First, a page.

Cf. Wernsdorf I. 1. p. 12. Addi nunc potest Iunioribus aliis,
   a W. ibi allatis Iunio poeta, cuius epigramma elegans nuper primus
   protulit Ennius Quirinus Visconti in libro docto: Lettera su due
   monimenti, ne' quali e memoria d'Antonia Augusta p. 20. et
   vindicavit M. Pompeio iuniori, iam ex Anthologia (Brunk. Anal. II,
   p. 105.) noto. Quo iure, alii viderint. Vide Gotting. gel. Anz.
   anni 1800., nu. 36. p. 360.


The passages do not exactly coincide, but some common material is faintly identifiable. What is clear is that the absence of a Google lexicon for bibliographical abbreviations con tributes to the derangement of the text. (22) The more fundamental problem seems to be that Google's scanning algorithms cannot differentiate running text from footnotes, and so, in this case, has simply run to text to footnote without cognizance of the independent verbal contexts.

Systematic errors in other large digital collections

JSTOR is generally above the fray in scanning errors, but it is not free of a few persistent defects.23 Any number of JSTOR listings, even for recent articles, have s>f substitutions combined with other bizarre misspellings, but for numerous reasons the overall rate is much lower. Once in a while JSTOR completely misfires, as in this example:

   ..., por Fr. Francifco Xi- menez, hijo del Conuento de S.Domingode
   Mexico, Natural de la Villa de Luna del Reynode Aragon. A , bie R&.
   P. Maeftro Fr. Hermando Bana,Ppior Prouincalde 14 Protincia de S,
   iidio de Mexic,de l Orden de lie F redicadoer,e yCatbedratic
   hubiladode Tbeologia eI Il l niMe,fdad.... (24)


The quotation comes from a facsimile of a 1615 title-page (De la Natura raleza, e Virtudes de las plantas, i.e., a book on botany). The title-page was shown as an illustration in a modern article that was labeled a "match" in a search for the word "arias". The original title-page text of the work carried an elaborate dedication to Francisco Ximenes and to "N.ro [Nuestro] R. P. Maestro Fr. Hernando Bazan, Prior Provincal de la Prouincoia de Sa[n]ctiago de Mexico, de la Orden de los Predicadores, y Cathedratico Iubilado de Theologia en la Vniuersidad Real" [Our Rev. Father Hernando Bazan, provincial prior of Santiago of Mexico, from the order of preachers and professors of theology in the Royal University]. Facsimiles of title-pages from early prints within modern publications present a consistent trap comparable with that of abbreviation. Spurts of garbled text occur in any number of JSTOR republications of recent articles from journals such as Early Music, which also reproduces title-pages similar to this one.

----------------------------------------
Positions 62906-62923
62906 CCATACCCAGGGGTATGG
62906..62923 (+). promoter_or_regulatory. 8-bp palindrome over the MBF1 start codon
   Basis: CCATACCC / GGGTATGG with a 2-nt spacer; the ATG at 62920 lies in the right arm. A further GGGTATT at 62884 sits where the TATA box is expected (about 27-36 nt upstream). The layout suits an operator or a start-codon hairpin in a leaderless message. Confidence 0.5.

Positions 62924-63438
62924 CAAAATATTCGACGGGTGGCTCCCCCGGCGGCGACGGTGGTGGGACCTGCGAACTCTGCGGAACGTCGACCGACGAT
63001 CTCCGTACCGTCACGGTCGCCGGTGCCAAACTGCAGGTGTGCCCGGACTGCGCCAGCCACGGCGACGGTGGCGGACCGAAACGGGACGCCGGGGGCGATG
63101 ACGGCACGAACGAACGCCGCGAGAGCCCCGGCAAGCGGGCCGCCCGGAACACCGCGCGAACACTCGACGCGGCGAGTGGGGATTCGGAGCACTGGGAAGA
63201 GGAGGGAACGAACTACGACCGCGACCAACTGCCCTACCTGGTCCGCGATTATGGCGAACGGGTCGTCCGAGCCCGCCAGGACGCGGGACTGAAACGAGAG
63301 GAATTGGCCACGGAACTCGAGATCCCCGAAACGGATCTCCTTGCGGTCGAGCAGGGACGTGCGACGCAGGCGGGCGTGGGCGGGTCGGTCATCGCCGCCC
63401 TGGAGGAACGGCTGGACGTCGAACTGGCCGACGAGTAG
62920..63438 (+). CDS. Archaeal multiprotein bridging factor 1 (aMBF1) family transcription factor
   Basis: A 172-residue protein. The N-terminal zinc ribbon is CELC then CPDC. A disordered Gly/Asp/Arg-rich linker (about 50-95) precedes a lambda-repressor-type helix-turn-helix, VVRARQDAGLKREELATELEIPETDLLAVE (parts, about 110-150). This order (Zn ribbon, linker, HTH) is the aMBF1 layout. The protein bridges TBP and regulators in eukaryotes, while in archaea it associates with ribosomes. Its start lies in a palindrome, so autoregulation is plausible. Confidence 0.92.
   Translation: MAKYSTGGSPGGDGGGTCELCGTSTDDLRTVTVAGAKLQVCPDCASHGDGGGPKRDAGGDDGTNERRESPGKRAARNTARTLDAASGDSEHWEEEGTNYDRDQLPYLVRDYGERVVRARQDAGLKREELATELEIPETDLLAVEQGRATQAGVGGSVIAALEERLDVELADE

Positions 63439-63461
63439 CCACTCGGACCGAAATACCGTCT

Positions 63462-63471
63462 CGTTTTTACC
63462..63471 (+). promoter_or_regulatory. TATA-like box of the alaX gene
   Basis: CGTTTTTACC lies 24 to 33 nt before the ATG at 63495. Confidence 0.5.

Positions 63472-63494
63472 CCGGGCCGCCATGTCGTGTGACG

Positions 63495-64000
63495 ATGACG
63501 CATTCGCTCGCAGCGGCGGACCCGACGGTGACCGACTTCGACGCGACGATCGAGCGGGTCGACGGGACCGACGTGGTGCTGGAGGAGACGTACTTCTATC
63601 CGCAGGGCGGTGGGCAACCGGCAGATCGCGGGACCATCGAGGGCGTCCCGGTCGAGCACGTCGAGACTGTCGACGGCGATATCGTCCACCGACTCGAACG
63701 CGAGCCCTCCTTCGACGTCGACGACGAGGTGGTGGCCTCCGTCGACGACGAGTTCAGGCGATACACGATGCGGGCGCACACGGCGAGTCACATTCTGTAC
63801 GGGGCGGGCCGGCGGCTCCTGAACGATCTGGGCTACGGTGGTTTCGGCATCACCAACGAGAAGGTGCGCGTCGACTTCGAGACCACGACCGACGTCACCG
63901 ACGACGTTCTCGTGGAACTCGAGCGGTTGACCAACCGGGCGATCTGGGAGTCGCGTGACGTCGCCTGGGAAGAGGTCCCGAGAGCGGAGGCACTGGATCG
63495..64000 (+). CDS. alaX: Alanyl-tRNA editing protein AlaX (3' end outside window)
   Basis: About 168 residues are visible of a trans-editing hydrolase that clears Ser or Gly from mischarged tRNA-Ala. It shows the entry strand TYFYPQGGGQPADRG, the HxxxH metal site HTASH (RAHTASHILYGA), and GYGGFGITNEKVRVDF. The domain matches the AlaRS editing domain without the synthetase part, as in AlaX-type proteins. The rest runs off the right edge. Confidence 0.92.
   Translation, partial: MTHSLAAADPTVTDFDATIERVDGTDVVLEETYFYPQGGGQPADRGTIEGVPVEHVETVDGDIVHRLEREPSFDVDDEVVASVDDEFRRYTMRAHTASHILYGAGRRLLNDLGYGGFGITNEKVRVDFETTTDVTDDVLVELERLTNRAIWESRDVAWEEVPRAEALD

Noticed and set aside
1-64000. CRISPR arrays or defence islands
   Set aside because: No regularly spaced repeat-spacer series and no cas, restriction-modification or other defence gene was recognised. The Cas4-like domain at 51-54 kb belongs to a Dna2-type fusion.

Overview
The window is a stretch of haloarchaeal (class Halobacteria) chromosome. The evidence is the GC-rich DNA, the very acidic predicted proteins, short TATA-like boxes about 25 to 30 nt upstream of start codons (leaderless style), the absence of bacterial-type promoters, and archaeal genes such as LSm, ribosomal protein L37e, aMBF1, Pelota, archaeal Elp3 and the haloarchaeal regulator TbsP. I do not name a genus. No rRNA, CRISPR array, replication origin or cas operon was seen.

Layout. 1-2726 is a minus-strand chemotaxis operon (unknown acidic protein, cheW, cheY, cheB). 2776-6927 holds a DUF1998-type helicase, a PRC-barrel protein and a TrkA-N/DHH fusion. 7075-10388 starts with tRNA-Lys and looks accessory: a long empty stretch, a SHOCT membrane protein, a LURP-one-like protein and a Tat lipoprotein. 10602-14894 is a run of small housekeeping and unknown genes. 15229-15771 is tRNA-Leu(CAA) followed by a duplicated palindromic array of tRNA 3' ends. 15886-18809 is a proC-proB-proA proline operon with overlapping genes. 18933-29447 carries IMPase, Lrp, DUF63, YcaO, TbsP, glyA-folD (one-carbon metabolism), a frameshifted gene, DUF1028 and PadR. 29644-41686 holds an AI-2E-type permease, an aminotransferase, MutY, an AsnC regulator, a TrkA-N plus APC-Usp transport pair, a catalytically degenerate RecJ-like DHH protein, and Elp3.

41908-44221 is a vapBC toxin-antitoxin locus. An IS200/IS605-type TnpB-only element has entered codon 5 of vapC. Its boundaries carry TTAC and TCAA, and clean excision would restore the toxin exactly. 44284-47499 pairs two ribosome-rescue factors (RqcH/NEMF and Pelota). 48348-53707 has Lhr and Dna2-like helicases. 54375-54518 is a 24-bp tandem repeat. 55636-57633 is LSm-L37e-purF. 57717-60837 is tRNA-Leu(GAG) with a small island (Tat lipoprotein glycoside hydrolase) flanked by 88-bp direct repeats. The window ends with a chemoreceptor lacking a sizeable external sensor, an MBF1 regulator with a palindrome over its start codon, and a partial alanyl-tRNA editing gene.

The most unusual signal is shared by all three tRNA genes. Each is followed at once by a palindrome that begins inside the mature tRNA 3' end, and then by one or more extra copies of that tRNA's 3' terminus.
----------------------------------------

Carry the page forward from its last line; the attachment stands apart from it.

Gallica (http://gallica.bnf.fr), which offers a cross-medium search engine spanning early and recent prints, manuscripts, images, and sound files, is not directly comparable with others. The extreme care it gives to difficult projects, such as its exquisite (and easily found) scans of illuminated manuscripts of Machaut's poetry and Cavalli's operas, for example, demonstrate a high regard for both quality and retrievability. Because it includes a large number of early printed books, Gallica offers an interesting antidote to Google Books: it contains very few errors of the kinds discussed here. It has relatively good success in avoiding the pitfalls of archaic French. (25)

Archive (http://www.archive.org) is much older in origin and still more heterogeneous in the range of materials it provides. Its lapses are far fewer than those of Google Books, but some of the categories into which the errors fall are the same. (26) One persistent glitch shared by Archive and JSTOR is an inability to suppress hyphens used in line segmentation when searching for single words. A search for an author named Gastone Vio in JSTOR encounters numerous "matches" for "vio-" in contexts in which the following word is "loncello". Case sensitivity would clearly go some distance in fixing the problem.

Evaluating incidental errors found in Google Search that match writings on third-party websites rather than in Google Books is not straightforward. However, a strong resemblance to lapses in Google Books will be noted. A random search for letter transpositions turned up these two versions of the same passage from Ephraim Chambers' Cyclopaedia, or, An Universal Dictionary of Arts and Sciences (1728):

a. "The fixth Chord of BaSs-Viols, and the tenth of large Theoobos, confift of 50 Threads, or Guts : There are Some of them 100 Foot long, twisted and polish'd with....";

b. "lerrawit obferves, that of late they have invente, C changing the Chords, to render their Sound mor without altering the Tone. fixth Chord ot Bafs-Viols, and...." (27)

In these cases the content is unambiguous, and it is available to the user. Whether the user will be enticed by such misinterpretations to view it is open to question. (28) The second quotation comes not from the original four-volume work (1728) but from a 1753 supplement found in a separate PDF at the same Wisconsin web location. The Wisconsin digital search engine provides said page in response to the (local) Boolean search "fixth" and "Chord".

Remedies